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NCTQ Promotes Inspectorate Model as Alternative to Program Accreditation

Last summer in its 2013 Teacher Prep Review, the National Council on Teacher Quality (NCTQ) set forth recommendations for state and local policy makers who want to see the ratings increase for educator preparation programs in their jurisdictions. One of these recommendations was to “revamp current inspections of teacher preparation programs, performed as a condition of program approval.” Positing that neither state program approval site visits nor national accreditor site visits have proven to be meaningful, NCTQ recommended that states employ independent inspectors, along the lines of the British inspectorate model for preparation programs, to conduct program evaluation site visits and program evaluations.

Recent comments from NCTQ representatives indicate that they are involved in a pilot project that will employ consultants to perform independent program inspections. The first round of the pilot inspectorate model began this fall with inspections planned at four institutions in New Mexico and Texas. Each institution will host a team of six PK-12 professionals for 4 days to assess the “the quality of training it provides” to candidates. Inspectors will look at selectivity, content knowledge, and clinical practice. At the end of the 4 days, the inspectors will provide an oral summary of their findings and a brief written report assessing how well the program is producing effective teachers.

The Tribal Group, a United Kingdom-based company that performs inspections of educational institutions, is taking the lead on the pilot. Its representatives will be joined by an American lead inspector and three associate inspectors selected by the state education departments of each participating state.

The Teacher Preparation Inspectorate Handbook that will be used for these visits calls for “the lead inspector to prepare for the inspection by gaining a broad overview of the teacher preparation programs’ recent performance and how this may have changed since the last accreditation and/or state approval report and NCTQ review.”

New Mexico and Texas are not the only states where the inspectorate model has been proposed. A representative of StudentsFirst offered testimony to a legislative committee in Indiana last September on the topic of accountability for educator preparation programs. She advocated for Indiana to consider the NCTQ pilot, particularly because it is touted as less intrusive and less expensive than professional accreditation.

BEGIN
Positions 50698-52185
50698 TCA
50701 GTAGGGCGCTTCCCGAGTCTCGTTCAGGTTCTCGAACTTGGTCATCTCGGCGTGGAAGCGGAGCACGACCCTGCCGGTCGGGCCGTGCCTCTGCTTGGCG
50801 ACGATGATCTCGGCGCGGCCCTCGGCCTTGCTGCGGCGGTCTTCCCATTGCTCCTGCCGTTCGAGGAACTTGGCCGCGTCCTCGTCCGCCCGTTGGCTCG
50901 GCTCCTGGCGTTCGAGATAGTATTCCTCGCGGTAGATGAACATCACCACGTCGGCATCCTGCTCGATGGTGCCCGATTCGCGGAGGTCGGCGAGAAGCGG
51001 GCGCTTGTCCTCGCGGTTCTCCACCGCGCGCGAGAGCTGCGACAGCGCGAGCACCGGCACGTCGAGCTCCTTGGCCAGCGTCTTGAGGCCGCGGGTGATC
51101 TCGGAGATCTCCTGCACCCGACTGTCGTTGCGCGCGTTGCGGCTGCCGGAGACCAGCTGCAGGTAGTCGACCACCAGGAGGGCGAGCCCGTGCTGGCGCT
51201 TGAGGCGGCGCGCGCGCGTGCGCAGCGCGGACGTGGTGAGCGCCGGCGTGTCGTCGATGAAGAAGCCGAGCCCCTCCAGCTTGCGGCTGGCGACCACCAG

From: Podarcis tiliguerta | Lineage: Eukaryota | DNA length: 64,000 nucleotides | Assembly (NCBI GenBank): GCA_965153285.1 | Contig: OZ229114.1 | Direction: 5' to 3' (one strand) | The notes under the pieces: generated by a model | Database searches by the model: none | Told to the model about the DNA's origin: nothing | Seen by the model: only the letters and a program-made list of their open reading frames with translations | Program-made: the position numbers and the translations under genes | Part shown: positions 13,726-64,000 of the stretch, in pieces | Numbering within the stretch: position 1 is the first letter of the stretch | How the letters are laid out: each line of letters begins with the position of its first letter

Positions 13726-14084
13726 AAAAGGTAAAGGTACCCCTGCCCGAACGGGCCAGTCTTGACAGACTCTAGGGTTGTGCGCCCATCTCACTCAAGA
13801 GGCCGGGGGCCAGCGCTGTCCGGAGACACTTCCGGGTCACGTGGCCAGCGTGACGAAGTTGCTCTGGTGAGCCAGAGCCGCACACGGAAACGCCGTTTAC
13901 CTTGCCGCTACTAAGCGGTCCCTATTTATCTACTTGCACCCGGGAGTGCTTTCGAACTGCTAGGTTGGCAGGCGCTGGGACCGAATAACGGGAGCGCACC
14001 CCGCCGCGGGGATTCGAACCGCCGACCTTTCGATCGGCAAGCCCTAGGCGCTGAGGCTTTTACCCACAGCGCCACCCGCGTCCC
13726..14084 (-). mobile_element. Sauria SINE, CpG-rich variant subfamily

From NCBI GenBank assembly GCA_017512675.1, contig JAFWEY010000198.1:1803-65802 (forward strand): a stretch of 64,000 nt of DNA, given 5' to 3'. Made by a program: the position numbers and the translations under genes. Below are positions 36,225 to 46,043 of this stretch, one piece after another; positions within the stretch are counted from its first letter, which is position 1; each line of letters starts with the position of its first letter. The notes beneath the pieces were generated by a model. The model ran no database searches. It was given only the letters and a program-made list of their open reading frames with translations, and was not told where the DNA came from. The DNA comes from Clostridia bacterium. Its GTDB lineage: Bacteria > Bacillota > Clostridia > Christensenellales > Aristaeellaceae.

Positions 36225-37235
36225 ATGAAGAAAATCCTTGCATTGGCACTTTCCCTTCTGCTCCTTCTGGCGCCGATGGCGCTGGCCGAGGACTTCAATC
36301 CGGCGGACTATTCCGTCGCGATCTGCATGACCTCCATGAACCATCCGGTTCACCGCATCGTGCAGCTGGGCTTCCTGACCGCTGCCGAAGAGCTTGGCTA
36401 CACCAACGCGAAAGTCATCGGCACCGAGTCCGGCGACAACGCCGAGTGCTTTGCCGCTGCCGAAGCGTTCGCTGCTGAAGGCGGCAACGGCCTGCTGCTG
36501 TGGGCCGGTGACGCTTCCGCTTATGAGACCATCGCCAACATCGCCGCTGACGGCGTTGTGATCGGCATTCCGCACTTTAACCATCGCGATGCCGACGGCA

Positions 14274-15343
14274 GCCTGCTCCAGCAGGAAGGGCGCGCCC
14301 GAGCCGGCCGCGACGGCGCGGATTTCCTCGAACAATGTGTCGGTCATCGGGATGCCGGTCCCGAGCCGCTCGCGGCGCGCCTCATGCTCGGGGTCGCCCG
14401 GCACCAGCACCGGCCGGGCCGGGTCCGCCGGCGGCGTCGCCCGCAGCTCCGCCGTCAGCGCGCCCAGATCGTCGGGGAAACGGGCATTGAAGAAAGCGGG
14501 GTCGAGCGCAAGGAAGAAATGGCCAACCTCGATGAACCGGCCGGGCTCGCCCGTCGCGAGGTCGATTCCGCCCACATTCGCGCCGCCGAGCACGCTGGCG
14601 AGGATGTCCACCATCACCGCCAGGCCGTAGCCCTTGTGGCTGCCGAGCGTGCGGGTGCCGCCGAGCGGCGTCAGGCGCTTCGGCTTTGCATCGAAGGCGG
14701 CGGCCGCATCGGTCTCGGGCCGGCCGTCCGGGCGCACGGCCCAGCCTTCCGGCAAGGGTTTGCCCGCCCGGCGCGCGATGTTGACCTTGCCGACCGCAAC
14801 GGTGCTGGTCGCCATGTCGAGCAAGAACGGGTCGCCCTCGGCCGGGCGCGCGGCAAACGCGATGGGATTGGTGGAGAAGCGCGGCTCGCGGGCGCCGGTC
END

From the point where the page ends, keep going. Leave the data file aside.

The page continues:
AACTE has also learned that NCTQ has requested to conduct on-site visits at institutions as it develops its standards around the Common Core, specifically in the area of English/language arts. Of course, as the many documents, articles, and other resources on AACTE’s web site show, many teacher educators have attempted to engage with NCTQ in the past and found the process to be futile.

AACTE will keep you updated as it learns more about the inspectorate pilot project and further developments related to NCTQ’s 2014 Review of Teacher Preparation Programs. If you have questions or want to share any related information with AACTE, please contact me at spinsky@aacte.org.

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Sarah Pinsky

Manager for State and Federal Policy, AACTE

Comments (3)

  • Alan Lesgold


    An inspectorate model isn’t per se a bad thing – given that I just agreed to play a similar role for the Israeli universities, I can hardly criticize it. However, what is essential in such a model is (a) that the inspectors represent a wide range of scholarship and viewpoints on professional preparation; and (b) that the process of selecting and confirming the slate of inspectors have sufficient review processes to assure that the inspection team does not represent a limited viewpoint on what makes professional preparation adequate.


  • Joan C. Grim


    Caution and study is advised when drawing valid conclusions from any reports by the National Council on Teacher Quality (NCTQ.) The Council for Exceptional Children’s (CEC) statement on the NCQT 2013 evaluation of teacher prep programs suggests their data are fraudulent: http://www.cec.sped.org/~/media/Files/News/CECTEDNCTQStatementFINAL.pdf
    “…the use of faulty methodology discredits its findings and diminishes its contribution to the larger conversation regarding teacher preparation reform.
    The series of shortcuts and inaccurate interpretations contained in the NCTQ report provide the public with negligent conclusions. If NCTQ wants to participate in the important conversation about improving teacher preparation, then it should
    shift to more performance based, outcomes oriented methodology.”


  • Ed Skeptic


    Wait. What? They don’t trust teachers to manage their own classrooms and curriculum, but they’re fine with them passing judgement on teacher ed programs?

    If we’d stuck with that model, we’d still have segregated schools and direct instruction.


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